He sucks, quit today Mario it’s over

    • cofran2004 - Sep 4, 2013 at 1:29 PM

      you’re an idiot.

      • cackalackyank - Sep 4, 2013 at 7:45 PM

        I think you are being awfullly courteous and polite by only calling jacksonisback an idiot….

  14. thegronk87 - Sep 4, 2013 at 12:08 PM

    Millar walks. Roberts steals second. Mueller with a blast up the middle. Tie game!!!!

    Ah priceless memories….

    • zzalapski - Sep 4, 2013 at 12:20 PM

      That’s adorable. Rivera probably wouldn’t begrudge you reliving that at his expense; he’s got five championship seasons of his own to relish.

      • bruininnh1984 - Sep 4, 2013 at 4:33 PM

        this is very true. he’s earned every one of his rings don’t get me wrong. but Mo’s blown save in game four got the ball rolling for the red sox to come back in that series which propelled the red sox into the world series, which ultimately culminated in a red sox championship. The fact that the blown save came off of Rivera, made it all the more a huge accomplishment considering he’s been damn near automatic throughout his career let alone the postseason where he’s been just about untouchable.

    • chiadam - Sep 4, 2013 at 1:04 PM

      A blast single?

    • jimbanks02 - Sep 4, 2013 at 6:21 PM

      Yes, let’s take a trip down memory lane, shall we? Bob Gibson in ’67, The Big Red Machine in ’76, Bucky Dent, Bill Buckner, and Aaron Boone. Felling better now?

      • thegronk87 - Sep 4, 2013 at 7:07 PM

        Just pointing out the obvious..sox own rivera.

        Rivera may have 5 rings, but he’s cost the yankees at least 2 WS by himself.

        Shhoosh joba, i’m talking.

      • Kevin S. - Sep 5, 2013 at 12:43 AM

        The Sox have a career .241/.306/.333 line against Rivera, and he’s posted a 2.78 ERA against him. They’ve faced him 113 times, so obviously they’ve had a couple instances where they’ve gotten the better of him, but let’s not get carried away with this owning stuff.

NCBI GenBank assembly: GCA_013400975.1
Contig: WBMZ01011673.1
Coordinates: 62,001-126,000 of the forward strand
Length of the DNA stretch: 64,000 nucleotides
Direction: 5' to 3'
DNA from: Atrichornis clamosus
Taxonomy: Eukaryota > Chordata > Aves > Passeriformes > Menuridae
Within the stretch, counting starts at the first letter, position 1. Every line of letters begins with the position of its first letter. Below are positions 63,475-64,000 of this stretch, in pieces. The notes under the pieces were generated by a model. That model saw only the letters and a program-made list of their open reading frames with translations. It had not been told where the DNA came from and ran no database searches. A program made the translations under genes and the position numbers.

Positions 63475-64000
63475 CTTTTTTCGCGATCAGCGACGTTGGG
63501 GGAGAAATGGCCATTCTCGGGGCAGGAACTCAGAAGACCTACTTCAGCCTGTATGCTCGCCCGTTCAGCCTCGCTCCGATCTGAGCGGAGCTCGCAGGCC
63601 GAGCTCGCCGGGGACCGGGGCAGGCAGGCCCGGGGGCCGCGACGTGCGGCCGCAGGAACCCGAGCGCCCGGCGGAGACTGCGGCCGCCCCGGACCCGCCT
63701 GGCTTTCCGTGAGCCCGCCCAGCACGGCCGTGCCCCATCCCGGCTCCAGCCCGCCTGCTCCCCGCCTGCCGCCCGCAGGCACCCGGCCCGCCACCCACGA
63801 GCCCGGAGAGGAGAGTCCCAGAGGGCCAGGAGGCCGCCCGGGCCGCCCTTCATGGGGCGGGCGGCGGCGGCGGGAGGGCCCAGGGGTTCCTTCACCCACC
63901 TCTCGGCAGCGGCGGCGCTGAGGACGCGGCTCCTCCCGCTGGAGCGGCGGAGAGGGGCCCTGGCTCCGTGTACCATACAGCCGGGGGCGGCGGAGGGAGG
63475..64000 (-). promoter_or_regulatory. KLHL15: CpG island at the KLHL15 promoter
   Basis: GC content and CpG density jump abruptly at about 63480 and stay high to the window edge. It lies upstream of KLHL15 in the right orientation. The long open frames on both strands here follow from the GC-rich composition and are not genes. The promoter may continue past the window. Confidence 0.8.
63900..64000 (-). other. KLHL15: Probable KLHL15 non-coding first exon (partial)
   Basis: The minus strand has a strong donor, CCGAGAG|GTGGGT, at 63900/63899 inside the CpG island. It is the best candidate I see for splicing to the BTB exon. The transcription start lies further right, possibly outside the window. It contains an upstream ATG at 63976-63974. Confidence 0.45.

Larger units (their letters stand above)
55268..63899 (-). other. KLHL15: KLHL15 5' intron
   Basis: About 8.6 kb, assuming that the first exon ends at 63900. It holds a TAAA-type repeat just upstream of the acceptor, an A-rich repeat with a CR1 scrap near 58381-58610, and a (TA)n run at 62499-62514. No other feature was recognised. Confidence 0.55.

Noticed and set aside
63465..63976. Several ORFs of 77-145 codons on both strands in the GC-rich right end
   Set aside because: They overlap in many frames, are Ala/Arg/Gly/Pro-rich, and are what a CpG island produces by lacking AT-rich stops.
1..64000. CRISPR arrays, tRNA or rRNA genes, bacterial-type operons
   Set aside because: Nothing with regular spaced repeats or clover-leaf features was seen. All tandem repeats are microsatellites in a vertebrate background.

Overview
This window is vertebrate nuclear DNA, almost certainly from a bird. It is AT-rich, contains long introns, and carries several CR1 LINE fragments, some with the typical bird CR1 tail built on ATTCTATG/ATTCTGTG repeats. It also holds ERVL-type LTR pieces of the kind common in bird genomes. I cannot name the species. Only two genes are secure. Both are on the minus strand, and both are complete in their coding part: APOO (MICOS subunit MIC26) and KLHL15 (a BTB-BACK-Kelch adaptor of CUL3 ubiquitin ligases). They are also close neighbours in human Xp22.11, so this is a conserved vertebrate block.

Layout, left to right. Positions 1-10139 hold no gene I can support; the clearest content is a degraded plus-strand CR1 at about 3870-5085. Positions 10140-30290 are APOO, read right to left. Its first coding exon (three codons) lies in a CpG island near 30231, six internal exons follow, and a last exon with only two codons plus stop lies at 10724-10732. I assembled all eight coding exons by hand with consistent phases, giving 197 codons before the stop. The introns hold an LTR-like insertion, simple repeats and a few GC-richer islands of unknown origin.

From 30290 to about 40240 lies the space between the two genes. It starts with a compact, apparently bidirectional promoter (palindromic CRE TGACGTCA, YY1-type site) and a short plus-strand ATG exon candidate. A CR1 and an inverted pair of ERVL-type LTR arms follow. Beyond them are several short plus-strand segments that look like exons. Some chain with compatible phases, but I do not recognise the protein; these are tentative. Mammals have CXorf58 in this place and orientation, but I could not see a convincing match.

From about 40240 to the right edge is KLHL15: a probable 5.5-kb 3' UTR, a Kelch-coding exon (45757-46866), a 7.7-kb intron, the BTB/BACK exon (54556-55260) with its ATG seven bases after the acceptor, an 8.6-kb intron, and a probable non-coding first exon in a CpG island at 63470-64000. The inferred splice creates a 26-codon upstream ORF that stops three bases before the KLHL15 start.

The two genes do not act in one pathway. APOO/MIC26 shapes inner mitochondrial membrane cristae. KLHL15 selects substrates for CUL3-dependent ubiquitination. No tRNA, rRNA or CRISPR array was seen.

15. lew24 - Sep 4, 2013 at 12:20 PM

    If he comes back next year, does he have to return the Sandcastle that the Rays gave him?

  16. albertmn - Sep 4, 2013 at 12:47 PM

    Mariano is done. He has said repeatedly that he is ready to move on with his life, and who can blame him? He doesn’t owe anything to the Yankees or their fans. He put in his time, was great, earned his money (as much as any athlete ‘earns’ that much money), and deserves to spend time with his family and enjoy retirement. Who among us wouldn’t retire today, if we knew money was never going to be an issue again in our lives, regardless of whether or not we can still do our jobs well?

    • albertmn - Sep 4, 2013 at 12:50 PM

      Oh, and while Girardi is within his rights to talk to Rivera after the season, he didn’t need to say anything publicly now or ever. It is just grandstanding to draw more attention to himself.

      • hockeyflow33 - Sep 4, 2013 at 7:19 PM

        Or he was answering a question that was asked of him.

      • km9000 - Sep 4, 2013 at 11:12 PM

        Either way, he could’ve just ended his statement with “He’s made it pretty clear that he doesn’t want to [return].”

  17. hitdog042 - Sep 4, 2013 at 12:58 PM

    So the farewell tour then becomes a joke. Teams bought him gifts. If he does come back do us a favor. Retire when the season is over and don’t announce it.

    • hockeyflow33 - Sep 4, 2013 at 7:19 PM

      The farewell tour is a joke anyways.

  18. sleepyirv - Sep 4, 2013 at 1:36 PM

    Rivera is retiring and boarding a rocket ship. He has nothing left to prove on this planet.

  19. 1historian - Sep 4, 2013 at 2:52 PM

    FYI – I don’t like the Yankees and never will, but Rivera is a class act, and I think he should stick to his plan and just hang it up.

    IOW – go out on top. Don’t look back

  20. genericcommenter - Sep 4, 2013 at 5:12 PM

    I could be wrong, but he doesn’t seem like the type of guy to receive a Retirement Hummer and then come back the next year (and especially not for another team.)

  21. txnative61 - Sep 5, 2013 at 2:29 AM

    With numbers like that he’s obviously been on roids for years. Probably pissed away all that money on paternity lawsuits, luxury mansions, hookers, bling, and defense attorneys so he really HAS to keep playing to stay out of jail. Orrrrrrr——maybe going to the ballpark every day of a very long season isn’t doing it for him anymore, and he doesn’t feel he owes anybody anything. Adiós Amigo, mucho gracias.